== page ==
Background: Clinically overt infections of the epidural catheter skin entry site occur in approximately 1-5% of patients after a few days of catheterization but serious complications such as deep tissue infection or epidural abscess appear rare in the obstetric population. In recent years, sporadic reports and small series suggest that the incidence may be higher than previously estimated. Methods: A retrospective chart review was conducted to identify epidural catheter-related infections occurring between January 2002 and December 2005 in a tertiary referral maternity hospital delivering between 4000 and 6000 women per annum. Cases were identified using International Statistical Classification of Diseases coding. Results: In total 9482 women (52.8%) who delivered had an epidural catheter inserted. There were 258 cases with the relevant code identified and 49 (0.52%, 95% CI 0.37-0.66%) had epidural catheter-related infection. Four women had deep tissue infection (incidence 0.04%, 95% CI 0.01-0.11%; rate 1 in 4741), represented by paraspinous and epidural abscess formation (incidence of both 0.02%, 95% CI 0-0.08%; rate 1 in 2371). Three of the cases are described. Conclusions: Serious epidural catheter-related infection in obstetric patients is rare, but our incidence of serious deep tissue infection was at the upper extreme of figures quoted in other studies. Crown Copyright © 2009.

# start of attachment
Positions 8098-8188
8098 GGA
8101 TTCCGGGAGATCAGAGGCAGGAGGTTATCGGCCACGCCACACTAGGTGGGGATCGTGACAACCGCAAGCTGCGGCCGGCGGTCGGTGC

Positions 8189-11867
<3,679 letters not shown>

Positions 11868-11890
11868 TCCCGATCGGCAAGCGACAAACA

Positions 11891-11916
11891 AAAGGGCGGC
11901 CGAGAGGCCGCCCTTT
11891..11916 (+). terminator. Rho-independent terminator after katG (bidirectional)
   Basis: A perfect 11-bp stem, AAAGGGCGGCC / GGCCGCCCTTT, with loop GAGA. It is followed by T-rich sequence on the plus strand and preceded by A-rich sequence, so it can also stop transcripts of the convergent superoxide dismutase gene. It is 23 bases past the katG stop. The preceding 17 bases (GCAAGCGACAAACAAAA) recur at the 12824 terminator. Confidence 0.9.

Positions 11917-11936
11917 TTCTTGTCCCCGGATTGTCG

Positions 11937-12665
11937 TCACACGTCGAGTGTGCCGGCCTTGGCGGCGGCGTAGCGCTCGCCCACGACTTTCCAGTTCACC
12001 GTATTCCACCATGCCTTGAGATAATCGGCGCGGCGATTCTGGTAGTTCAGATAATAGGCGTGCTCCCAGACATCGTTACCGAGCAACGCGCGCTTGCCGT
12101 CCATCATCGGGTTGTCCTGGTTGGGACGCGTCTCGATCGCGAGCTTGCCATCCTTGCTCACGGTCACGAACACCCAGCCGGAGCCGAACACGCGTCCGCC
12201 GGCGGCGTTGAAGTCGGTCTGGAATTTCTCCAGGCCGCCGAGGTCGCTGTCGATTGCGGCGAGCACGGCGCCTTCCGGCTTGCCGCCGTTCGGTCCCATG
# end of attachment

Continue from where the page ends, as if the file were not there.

Rakshasbhuvankar A.A.,King Edward Memorial Hospital for Women | Patole S.K.,King Edward Memorial Hospital for Women | Patole S.K.,University of Western Australia
Resuscitation | Year: 2014